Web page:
Government, industry and the wider supply chain remain resolute in the quest to make a positive contribution to the ongoing air quality issue. However, it must be acknowledged that low levels of uptake for alternative fuels are first and foremost a commercial challenge. Without an incentive to transition, the business case for investing in the majority of alternative fuels is a difficult one to build – especially where investment in infrastructure is lacking.
As much as this is a challenge, it is also a huge opportunity for alternative ‘fuels for now’ to kick-start the pathway to zero emissions.
So how has the liquid fuel landscape evolved? What’s in the new energy mix? And how will these ‘fuels for now’ forge the way for ‘fuels of the future’?
THE EVOLUTION OF ALTERNATIVE FUELS
Businesses will be familiar with diesel, fossil fuels, heating oil and many other commoditised alternatives available in the market today. In striving for a carbon-free future, these traditional make-ups have been disparaged, with renewable sources being actively encouraged and the focus of ongoing research and development.
In the past, the use of biofuels have been explored, which have helped to successfully reduce levels of carbon dioxide (CO2) but in doing so, inadvertently, increased nitrogen oxides (NOx) readings. Additional problems were incurred as the impurities in the product caused filter and fuel injection issues. Add a very low storage life, and this first generation of biofuel products was met with scepticism – seeing little uptake (at least at 100% concentration).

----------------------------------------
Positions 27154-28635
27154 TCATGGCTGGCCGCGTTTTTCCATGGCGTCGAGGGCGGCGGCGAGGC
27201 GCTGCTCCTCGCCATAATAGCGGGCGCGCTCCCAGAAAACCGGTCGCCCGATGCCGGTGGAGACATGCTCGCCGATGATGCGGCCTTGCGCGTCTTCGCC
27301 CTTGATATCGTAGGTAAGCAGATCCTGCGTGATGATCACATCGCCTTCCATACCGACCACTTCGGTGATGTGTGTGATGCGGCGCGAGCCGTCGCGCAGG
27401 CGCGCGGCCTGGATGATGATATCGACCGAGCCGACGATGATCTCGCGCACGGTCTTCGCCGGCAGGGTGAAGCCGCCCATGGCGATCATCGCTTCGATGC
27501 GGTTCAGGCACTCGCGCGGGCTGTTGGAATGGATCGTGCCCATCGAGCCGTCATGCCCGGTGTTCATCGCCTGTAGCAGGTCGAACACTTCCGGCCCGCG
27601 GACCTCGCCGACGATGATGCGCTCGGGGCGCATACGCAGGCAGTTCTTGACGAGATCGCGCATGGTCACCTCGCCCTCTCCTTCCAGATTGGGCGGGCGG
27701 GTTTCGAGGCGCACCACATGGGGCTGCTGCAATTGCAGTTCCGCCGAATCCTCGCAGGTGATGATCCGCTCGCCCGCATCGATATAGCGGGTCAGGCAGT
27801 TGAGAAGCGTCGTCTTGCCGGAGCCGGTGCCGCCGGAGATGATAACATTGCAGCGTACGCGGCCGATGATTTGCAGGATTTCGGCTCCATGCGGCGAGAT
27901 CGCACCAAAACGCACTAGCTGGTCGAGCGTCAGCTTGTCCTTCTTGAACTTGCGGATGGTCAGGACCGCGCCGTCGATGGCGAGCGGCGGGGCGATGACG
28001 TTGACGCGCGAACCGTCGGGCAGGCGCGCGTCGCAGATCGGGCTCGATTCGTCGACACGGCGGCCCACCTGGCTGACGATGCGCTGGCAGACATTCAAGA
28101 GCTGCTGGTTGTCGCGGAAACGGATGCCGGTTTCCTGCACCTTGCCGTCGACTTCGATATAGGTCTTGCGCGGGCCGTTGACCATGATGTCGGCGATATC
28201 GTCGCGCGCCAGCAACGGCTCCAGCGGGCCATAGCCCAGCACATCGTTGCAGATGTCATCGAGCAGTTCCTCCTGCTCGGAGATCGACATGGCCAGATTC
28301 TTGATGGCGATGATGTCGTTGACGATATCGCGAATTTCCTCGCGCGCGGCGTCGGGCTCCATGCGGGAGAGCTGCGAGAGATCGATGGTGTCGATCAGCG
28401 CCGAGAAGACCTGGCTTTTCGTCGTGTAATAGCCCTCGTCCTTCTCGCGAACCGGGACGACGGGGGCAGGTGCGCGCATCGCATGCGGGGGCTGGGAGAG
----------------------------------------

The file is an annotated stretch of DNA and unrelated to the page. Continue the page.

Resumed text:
However, advances in research and development have harnessed a new generation of liquid fuels that can redress the balance between technical and environmental parameters.
Liquid fuels of the future
There are many liquid fuel technologies that are already being tested and trialled. These include gas to liquid (GTL), power to liquid, biomass to liquid, hydrothermal liquefaction and hydro-treated biofuel products. However, many of these technologies and developments remain unproven.
In the case of GTL, part of the paraffinic family of fuels, the benefits have been proven. This particular formulation is based on gasification chemistry and can achieve similar performance levels to diesel while reducing emissions of NOx, PM and CO. With noted benefits including high energy density, ease of use and safe handling – supported by security of supply and approvals from many OEMs – GTL delivers an exceptionally strong value proposition.
WHY LIQUID FUELS?
As diesel engine sales decline and renewable energy sources remain unreliable as a failsafe alternative, there needs to be a short to medium-term stop-gap that satisfies security and sustainability concerns. Many alternative liquid fuels are readily-available and offer an immediate way to reduce emissions without the need for additional investment.
With so much investment having already gone into developing these liquid fuels – and the infrastructure behind them – these compositions are best placed to not only form part of the future energy mix, but to lead the transition to the zero-emission endpoint.
To find out more about how GTL fuel can help your business to immediately reduce emissions of harmful air pollutants from on and off-road engines, get in touch here.